Amazon is to step up its assault on the UK’s retail market by delivering parcels to nearly 5,000 corner shops and newsagents around the country.
The online shopping giant has quietly started trialling the scheme on a small scale with items such as books and clothes, and plans to roll it out nationwide.
Amazon has already built itself into a $109bn business by offering customers a
highly convenient way to shop and this move will give it even more muscle
with which to take on high street stores.
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Consumers will be able to collect their orders from local shops that are often open until late into the night, instead of having to wait in for orders or coming home to find a delivery note telling them to collect their parcel from the nearest Royal Mail depot.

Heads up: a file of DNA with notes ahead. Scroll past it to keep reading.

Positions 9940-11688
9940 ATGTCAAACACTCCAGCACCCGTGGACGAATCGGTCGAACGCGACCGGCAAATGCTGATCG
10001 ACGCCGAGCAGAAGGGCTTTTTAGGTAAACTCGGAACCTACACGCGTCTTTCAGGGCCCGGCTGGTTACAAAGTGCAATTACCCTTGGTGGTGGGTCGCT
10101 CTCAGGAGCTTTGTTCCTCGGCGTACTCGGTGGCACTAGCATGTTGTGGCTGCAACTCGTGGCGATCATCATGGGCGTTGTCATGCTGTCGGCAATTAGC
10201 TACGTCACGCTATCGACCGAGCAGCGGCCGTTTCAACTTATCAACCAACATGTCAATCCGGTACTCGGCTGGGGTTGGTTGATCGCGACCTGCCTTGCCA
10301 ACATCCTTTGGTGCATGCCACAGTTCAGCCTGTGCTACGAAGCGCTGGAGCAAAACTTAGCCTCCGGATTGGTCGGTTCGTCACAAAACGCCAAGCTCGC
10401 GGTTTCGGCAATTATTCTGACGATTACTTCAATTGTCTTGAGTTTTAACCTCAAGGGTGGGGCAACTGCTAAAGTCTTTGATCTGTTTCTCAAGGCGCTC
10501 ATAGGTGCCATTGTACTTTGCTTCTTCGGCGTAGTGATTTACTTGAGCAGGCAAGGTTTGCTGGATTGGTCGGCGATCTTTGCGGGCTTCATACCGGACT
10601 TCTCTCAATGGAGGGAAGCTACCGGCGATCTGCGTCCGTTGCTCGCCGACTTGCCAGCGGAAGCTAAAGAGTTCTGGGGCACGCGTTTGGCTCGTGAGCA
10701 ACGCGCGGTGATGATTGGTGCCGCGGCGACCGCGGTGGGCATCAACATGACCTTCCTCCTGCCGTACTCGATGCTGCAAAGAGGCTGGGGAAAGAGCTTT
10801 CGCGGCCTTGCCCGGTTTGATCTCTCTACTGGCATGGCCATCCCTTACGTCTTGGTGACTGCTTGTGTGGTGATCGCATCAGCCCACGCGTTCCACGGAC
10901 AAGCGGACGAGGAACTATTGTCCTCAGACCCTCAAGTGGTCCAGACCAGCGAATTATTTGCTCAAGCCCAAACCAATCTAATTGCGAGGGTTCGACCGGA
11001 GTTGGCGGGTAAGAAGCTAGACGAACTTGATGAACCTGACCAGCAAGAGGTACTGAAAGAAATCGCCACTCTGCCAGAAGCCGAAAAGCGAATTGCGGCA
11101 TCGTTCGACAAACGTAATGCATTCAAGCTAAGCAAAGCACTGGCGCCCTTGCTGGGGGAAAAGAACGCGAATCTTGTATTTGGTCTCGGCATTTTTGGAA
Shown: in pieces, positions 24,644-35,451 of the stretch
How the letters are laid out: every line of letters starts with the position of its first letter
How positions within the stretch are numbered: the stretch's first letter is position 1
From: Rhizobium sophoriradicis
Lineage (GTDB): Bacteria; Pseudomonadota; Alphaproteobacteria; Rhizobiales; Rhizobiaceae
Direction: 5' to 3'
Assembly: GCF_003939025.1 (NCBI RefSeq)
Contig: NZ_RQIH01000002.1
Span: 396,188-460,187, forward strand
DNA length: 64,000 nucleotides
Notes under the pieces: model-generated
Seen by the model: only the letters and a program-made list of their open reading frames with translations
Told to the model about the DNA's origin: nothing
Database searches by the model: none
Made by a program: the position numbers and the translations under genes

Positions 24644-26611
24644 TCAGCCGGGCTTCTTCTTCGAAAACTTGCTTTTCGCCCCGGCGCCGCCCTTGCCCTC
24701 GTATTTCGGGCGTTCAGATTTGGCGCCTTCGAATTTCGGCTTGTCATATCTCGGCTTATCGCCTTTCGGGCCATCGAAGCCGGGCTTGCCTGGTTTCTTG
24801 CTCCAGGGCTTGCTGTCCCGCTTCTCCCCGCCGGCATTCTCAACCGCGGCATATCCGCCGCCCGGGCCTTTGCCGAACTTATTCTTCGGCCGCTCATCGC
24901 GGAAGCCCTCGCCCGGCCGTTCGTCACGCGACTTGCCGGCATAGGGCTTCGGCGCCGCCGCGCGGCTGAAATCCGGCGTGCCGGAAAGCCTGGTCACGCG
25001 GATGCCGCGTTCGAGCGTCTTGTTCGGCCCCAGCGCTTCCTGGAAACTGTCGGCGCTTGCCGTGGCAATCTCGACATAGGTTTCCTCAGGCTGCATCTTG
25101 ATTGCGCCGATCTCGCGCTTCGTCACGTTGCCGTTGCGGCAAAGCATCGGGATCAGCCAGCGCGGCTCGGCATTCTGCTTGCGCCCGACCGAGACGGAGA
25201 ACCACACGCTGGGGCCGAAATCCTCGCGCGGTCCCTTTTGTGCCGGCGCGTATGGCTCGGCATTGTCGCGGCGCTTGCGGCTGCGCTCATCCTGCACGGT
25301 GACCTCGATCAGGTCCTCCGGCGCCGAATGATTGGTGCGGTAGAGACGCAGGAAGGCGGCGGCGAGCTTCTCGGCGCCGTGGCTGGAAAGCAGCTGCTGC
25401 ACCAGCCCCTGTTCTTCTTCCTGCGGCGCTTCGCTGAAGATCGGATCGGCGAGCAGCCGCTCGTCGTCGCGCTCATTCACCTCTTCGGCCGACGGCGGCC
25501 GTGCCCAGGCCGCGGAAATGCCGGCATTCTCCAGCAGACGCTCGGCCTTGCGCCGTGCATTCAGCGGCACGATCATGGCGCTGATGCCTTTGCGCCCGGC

They will also be able to use the “Collect+” scheme to send unwanted items back to the retailer, making it easier, for example, to order clothes in several sizes and return those that do not fit.
The scheme is likely to prove particularly popular with employees of the many UK companies which ban staff from having personal goods delivered to their work address.
However, it is also expected to ignite fresh concerns amongst traditional retailers, who already fear that the Seattle-based shopping giant is driving them off the high street.
Amazon started out as a book specialist but has since moved into everything from high-end electronic goods to fresh food, piling pressure on retailers in virtually every sector.
Paypoint (Berlin: PAN.BE - news) , the company which manages the Collect+ delivery scheme, has a network of 4,900 stores willing totake delivery of other people’s parcels in the hope that it will drive footfall into their stores. It already works with Spar and Costcutter, but is in talks to expand the service to bigger chains such as supermarkets in the Co-operative group.